The British government, through the UK Treasury, is also looking at greater regulation of Bitcoin in an effort to bolster anti money laundering or the countering of the financing of terrorism (AML/CFT). Australia is following suit in a similar vein, and it’s a matter of time this becomes a wider campaign, driven by concerted regulatory authorities.

The moment governments introduce sufficiently high capital gains taxes – and they will because they will be able to justify it as a tax on something that has been made purely through speculative channels and with no underlying economic activity – and over time, this will destroy Bitcoin’s value?

The reason why governments will, over time, not allow for Bitcoin’s operations is because it threatens the sovereignty and integrity of their national borders. Governments will never cede their ability to use monetary policy to control and influence economic activity. This is precisely what Bitcoins do as they fall beyond the reaches of central banks and regulators and how can a country aim to control inflation, employment, underlying economic activity, if a currency that they cannot control is influencing their economy? This is the challenge economies like Vietnam or Indonesia face because of the pervasive influence of the US dollar on their economy and they are unable to exercise monetary policy tools.

The race to regulate Bitcoin has begun, and ultimately, this is what will lead to the moderation or possibly the demise of a currency that is not backed by underlying value, economic activity or output.

It’s all about finding the next sucker

The way the Bitcoin market is moving now, nobody is actually using Bitcoin as a medium of exchange or as a currency. It is a commodity or an asset that people are holding on to, and hopefully selling it off to somebody else before the whole thing implodes.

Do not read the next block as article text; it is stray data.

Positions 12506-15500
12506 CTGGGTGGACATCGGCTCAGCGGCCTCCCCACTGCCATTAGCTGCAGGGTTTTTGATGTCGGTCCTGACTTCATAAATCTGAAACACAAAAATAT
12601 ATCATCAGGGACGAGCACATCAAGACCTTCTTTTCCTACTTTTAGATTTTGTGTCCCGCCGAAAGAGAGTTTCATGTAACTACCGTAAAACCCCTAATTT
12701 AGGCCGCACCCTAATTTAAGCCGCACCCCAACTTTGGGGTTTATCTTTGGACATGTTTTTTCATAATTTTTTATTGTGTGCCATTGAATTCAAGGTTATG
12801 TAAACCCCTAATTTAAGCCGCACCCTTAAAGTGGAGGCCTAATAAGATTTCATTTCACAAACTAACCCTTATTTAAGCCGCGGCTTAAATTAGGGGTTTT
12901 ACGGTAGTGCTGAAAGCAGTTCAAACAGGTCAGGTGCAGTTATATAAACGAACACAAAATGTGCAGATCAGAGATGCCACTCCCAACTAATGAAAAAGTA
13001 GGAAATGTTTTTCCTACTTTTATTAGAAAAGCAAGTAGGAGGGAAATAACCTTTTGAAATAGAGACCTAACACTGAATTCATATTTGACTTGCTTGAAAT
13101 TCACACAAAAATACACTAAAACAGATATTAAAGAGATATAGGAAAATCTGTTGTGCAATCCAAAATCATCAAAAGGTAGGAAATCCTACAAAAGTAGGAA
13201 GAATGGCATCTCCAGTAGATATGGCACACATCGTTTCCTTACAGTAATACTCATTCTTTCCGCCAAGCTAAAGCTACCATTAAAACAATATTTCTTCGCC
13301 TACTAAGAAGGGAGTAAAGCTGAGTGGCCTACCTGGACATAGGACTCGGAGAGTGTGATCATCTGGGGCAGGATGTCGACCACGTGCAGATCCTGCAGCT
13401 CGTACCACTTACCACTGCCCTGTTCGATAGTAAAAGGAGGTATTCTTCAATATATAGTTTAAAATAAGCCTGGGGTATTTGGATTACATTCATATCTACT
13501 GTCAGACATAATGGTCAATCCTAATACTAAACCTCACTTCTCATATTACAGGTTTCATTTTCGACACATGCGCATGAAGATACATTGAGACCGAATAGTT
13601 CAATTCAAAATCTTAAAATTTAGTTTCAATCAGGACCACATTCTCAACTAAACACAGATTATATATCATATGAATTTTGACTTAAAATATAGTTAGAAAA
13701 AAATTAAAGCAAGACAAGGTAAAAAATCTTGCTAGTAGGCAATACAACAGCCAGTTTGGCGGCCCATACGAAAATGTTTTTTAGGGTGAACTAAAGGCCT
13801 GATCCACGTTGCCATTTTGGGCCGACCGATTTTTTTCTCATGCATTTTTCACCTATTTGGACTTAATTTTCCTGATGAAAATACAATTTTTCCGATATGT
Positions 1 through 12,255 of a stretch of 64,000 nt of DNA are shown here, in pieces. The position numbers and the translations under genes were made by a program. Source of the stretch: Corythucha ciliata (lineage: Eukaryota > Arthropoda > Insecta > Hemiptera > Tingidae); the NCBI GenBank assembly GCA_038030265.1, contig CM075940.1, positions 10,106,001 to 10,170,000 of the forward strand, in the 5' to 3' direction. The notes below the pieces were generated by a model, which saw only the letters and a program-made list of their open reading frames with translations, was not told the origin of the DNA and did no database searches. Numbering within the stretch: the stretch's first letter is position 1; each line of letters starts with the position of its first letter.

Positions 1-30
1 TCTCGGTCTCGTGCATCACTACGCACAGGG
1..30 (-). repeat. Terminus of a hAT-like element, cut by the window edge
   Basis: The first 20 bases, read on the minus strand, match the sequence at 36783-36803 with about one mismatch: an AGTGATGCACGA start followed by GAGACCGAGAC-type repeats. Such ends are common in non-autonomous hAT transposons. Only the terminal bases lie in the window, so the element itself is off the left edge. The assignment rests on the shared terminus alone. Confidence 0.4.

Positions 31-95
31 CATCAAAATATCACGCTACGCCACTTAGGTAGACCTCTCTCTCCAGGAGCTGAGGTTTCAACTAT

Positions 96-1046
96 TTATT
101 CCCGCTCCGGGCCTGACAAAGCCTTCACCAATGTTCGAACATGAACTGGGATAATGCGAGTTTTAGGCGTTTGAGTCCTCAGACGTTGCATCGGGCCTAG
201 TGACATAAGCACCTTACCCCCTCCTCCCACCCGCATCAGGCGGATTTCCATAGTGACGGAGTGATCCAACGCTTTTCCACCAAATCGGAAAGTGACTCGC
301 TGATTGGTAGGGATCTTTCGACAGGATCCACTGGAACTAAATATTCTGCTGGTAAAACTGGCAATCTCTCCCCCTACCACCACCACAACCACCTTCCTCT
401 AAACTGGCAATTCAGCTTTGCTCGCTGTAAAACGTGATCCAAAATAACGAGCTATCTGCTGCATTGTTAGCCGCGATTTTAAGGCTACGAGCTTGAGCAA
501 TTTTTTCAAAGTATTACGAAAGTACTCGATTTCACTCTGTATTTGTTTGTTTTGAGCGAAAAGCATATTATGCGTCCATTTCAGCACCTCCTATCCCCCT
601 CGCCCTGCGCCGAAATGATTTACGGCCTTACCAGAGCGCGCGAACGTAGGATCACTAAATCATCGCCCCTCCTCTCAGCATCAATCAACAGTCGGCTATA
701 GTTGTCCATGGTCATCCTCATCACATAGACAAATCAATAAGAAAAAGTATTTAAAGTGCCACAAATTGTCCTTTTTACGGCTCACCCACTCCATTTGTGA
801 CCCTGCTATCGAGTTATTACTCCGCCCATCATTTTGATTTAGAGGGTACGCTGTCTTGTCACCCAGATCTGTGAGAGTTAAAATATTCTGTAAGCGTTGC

Since the start of the year, Bitcoin’s price has jumped more than 1,000 percent since the start of the year, and Bitcoin futures just began trading at the Chicago Board Options Exchange (what happens when you bring together a fake currency and a financial weapon of mass destruction??)

The shadowy nature of Bitcoin’s true controllers

The other real issue with Bitcoin is the completely opaque structure of Bitcoin’s ownership structure. Satoshi Nakamoto, the founder of Bitcoin, allegedly owns up to 1 million Bitcoins, or roughly 5% of the theoretical maximum number of Bitcoins (21 million). If and when Nakamoto chooses to cash out, it will lead to a collapse of the currency as we have it.

Another estimated 1,000 people own up to 40% of the total Bitcoins in circulation – most of them who are connected to each other. There is a persistent, and reasonable concern, that if these Bitcoin owners choose to ‘pump and dump’ the Bitcoins (given the lack of any real governance or regulation around Bitcoin trading at present), then those shouldering the fallout will be the investors who came in without understanding what it is and without an ability to influence the market or hope for some form of regulatory/governance mechanism to support them.

Collusion, which is generally illegal for almost any other asset class, can take place with impunity amongst the Bitcoin community (the majority of coins which are controlled by a very small group of individuals). The Bitcoin whales (or those who control significant portions of the Bitcoin world) are under (currently) no regulation, there is little anonymity, and there is no oversight – so how will this lead to the type of transparency that one requires in order to be the de facto currency of the world?

Bitcoin’s widespread acceptability isn’t all that it is cracked out to be

Bitcoin enthusiasts will claim that Bitcoin is going to be the new digital gold that will overhaul the existing global monetary system – overhaul to what exactly is not something they are able to answer. They will cite it’s widening acceptability as a medium of exchange – but it ain’t.

Bitcoin’s acceptance as a mode of exchange is still hugely limited. Last year, 1% (or 5) of the top 500 online businesses accepted Bitcoin as a medium of exchange. Given the fanfare Bitcoin has had, you would expect there to be an increase in its acceptability. But actually, only 3 of the top 500 (or less than a percent) online retailers are now accepting Bitcoin – so the number has fallen.